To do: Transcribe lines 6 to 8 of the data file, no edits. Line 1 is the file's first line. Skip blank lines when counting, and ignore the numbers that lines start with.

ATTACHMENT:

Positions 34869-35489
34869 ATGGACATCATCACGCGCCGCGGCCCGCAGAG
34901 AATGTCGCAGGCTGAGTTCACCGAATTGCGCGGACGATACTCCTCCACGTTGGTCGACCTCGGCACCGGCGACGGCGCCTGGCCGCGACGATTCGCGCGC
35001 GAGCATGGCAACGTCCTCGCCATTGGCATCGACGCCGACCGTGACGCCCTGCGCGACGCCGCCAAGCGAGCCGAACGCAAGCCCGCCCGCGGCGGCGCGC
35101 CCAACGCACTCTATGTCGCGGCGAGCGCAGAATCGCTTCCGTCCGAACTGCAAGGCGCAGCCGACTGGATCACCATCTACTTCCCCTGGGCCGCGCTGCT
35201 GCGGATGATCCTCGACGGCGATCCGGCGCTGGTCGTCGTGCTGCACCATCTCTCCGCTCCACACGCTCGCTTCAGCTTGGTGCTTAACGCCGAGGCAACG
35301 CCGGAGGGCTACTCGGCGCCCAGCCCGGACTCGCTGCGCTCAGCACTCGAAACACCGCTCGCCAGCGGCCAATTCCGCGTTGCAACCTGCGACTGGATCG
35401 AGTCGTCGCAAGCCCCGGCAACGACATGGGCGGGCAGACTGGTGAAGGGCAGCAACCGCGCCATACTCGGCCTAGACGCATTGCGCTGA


35201 GCGGATGATCCTCGACGGCGATCCGGCGCTGGTCGTCGTGCTGCACCATCTCTCCGCTCCACACGCTCGCTTCAGCTTGGTGCTTAACGCCGAGGCAACG
35301 CCGGAGGGCTACTCGGCGCCCAGCCCGGACTCGCTGCGCTCAGCACTCGAAACACCGCTCGCCAGCGGCCAATTCCGCGTTGCAACCTGCGACTGGATCG
35401 AGTCGTCGCAAGCCCCGGCAACGACATGGGCGGGCAGACTGGTGAAGGGCAGCAACCGCGCCATACTCGGCCTAGACGCATTGCGCTGA